Diversity in Fantasy

Shiny-Latex-1You know, the diversity in my genre is growing – and fast!  When I was a kid, the hero of the story was always a little boy or a successful man.  Now, we have countless women taking center stage, from Young Adult to Urban Fantasy.  Back then, it used to be white, caucasian, or, um, white.  Now?  I see Latinos, blacks, Asians, and dozens of people with mixed ancestry.

That doesn’t mean it’s good enough.  And you know what?  I’m as much to blame as anyone else.  When casting a story, I often imagine people like myself filling most of the roles: middle class, American, white, female.  I think that’s what most authors do (thankfully, not all are quite as boring as I am!).  But, I’m always making an effort.

Zep Standing.pngBut what’s made me the happiest, is that in one of my most diverse series, Rise of the Iliri, no one has complained about the abundance of brown-skinned characters.  Zep, Ran Sturmgren, Rayna Mel, and so many more!  And while skin color is a defining characteristic for the line between human and iliri, it’s not the main one.  Sharp teeth, growling, and “beastly” attitudes are more likely to get a person in societal trouble than how they look… to a point.

Why?  Because it’s human nature.  We have learned to fear that which is different.  It’s normal for most animals to act like this.  I mean, just show a cat a cucumber!  New things could be monsters, and well, I could make a very good argument that the iliri are exactly that!  But that’s not my point, today.

Rather, it’s how interesting it is to write a diverse cast.  Thinking about things like natural hair on a foreign world, or how to describe the difference between a pale-skinned black man and a dark-skinned middle easterner.  Shades of brown are most often attributed to foods (caramel, chocolate, latte, etc.) but what happens when those foods don’t exist?  I’m not even going to get into the problem with describing a people as something to eat!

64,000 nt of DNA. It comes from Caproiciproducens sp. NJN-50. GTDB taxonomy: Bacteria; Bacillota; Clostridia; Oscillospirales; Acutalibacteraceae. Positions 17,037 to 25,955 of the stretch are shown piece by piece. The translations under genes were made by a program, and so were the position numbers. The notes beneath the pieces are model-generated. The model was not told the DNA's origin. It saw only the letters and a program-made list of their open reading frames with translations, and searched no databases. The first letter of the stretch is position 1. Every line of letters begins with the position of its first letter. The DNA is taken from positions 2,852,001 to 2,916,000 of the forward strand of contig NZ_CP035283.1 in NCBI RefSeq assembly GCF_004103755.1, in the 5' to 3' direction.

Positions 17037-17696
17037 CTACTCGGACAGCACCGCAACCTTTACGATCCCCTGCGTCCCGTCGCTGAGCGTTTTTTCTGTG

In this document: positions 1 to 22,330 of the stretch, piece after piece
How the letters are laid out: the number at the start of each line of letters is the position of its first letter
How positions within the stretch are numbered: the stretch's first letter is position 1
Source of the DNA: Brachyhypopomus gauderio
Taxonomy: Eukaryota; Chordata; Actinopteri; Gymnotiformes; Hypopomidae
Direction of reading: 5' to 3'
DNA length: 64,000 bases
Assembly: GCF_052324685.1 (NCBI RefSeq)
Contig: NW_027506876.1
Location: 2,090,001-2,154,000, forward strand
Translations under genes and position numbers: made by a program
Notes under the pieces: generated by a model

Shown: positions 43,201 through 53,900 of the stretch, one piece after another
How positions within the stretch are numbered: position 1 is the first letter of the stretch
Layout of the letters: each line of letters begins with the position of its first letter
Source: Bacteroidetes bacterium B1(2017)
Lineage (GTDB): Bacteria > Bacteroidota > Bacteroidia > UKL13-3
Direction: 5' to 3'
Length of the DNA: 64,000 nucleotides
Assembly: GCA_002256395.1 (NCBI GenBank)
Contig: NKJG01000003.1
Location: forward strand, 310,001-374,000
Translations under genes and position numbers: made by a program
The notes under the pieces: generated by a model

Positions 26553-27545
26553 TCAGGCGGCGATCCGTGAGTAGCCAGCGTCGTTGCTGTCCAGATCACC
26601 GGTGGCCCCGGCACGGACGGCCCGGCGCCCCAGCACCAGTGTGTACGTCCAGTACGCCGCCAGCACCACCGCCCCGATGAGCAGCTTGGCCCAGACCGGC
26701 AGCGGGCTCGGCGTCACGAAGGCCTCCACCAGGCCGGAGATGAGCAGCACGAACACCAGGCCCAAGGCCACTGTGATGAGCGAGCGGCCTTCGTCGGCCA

Rand.pngAnd so, I just use colors.  Zep’s skin is dark, nearly as black as his uniform – according to Sal.  Ran Sturmgren is pretty average, in a world where brown is average.  Rayna is just pale enough to make Sal wonder if she has any iliri ancestry, while Dominik Jens is lighter due to the climate and lifestyle he grew up with (less tanning).  Then there are the “white” humans.  Compared to an iliri, they are pink, but so many crossbreds have pigment as well.  I tried to show that the colors are different, such as blonde vs golden hair, to demonstrate that the line isn’t about color, but about species traits.

But it’s HARD!  And why bother, right?  Why go through all of this just to portray fictional characters that readers will imagine their own way?

Because I believe that it matters.  How many readers have realized that Zep is a black man?  A very sexy, very smart, incredibly loyal black man, who is fast, strong, and one of the most beloved characters of the series?  How many black men are given a role as the hero/love interest?  I mean, it’s getting better, but there’s still not enough.

арт-девушка-красивые-картинки-fan-art-Dothraki-2765794And minority women being portrayed as the STANDARD of beauty?  Sal’s always comparing herself to black women.  Yeah, I know a lot of people haven’t realized that, yet, but that’s what she does.  Because darker skin means more purebred in the CFC, and humans always got more rights than iliri, Sal grew up dreaming of dark skin and human features that she could never have.

Currently, I’ve been researching for a sci-fi series I can’t stop thinking about (in my “free” time).  I want to have a Japanese/African American girl as the main character.  Here’s the problem: I have no clue what type of hair she would have, what daily problems she would encounter when Earth society is removed, and no concept of how to describe her without either removing her cultural background or turning her into a minority caricature.  I’ve never grown up as the mixed-race daughter of a black professor and a Japanese immigrant.  The only way I can figure out what she might feel is to read stories of what people in those situations have felt before.

98367a82dfe9ca0675bc6fe98cc0d00c.jpgIn other words, my understanding of their struggles comes from a story.  Just like my readers understanding of oppression comes from Sal’s stories about her situation.  A fake person, with fake problems, helps a real human grasp that life may be different in different shoes.  It creates understanding, empathy, and normalization of those emotions.  Let’s be honest, being an outcast is something we ALL feel from time to time, so we can all “get it”.

And that, right there, is why I think diversity is so important.  It allows the writer to show a reader a comprehensible perspective on something they’ve never had to live through.  A silly story can become a bridge.  Why wouldn’t I want that?  It’s one of the most powerful emotions I can think of: understanding.

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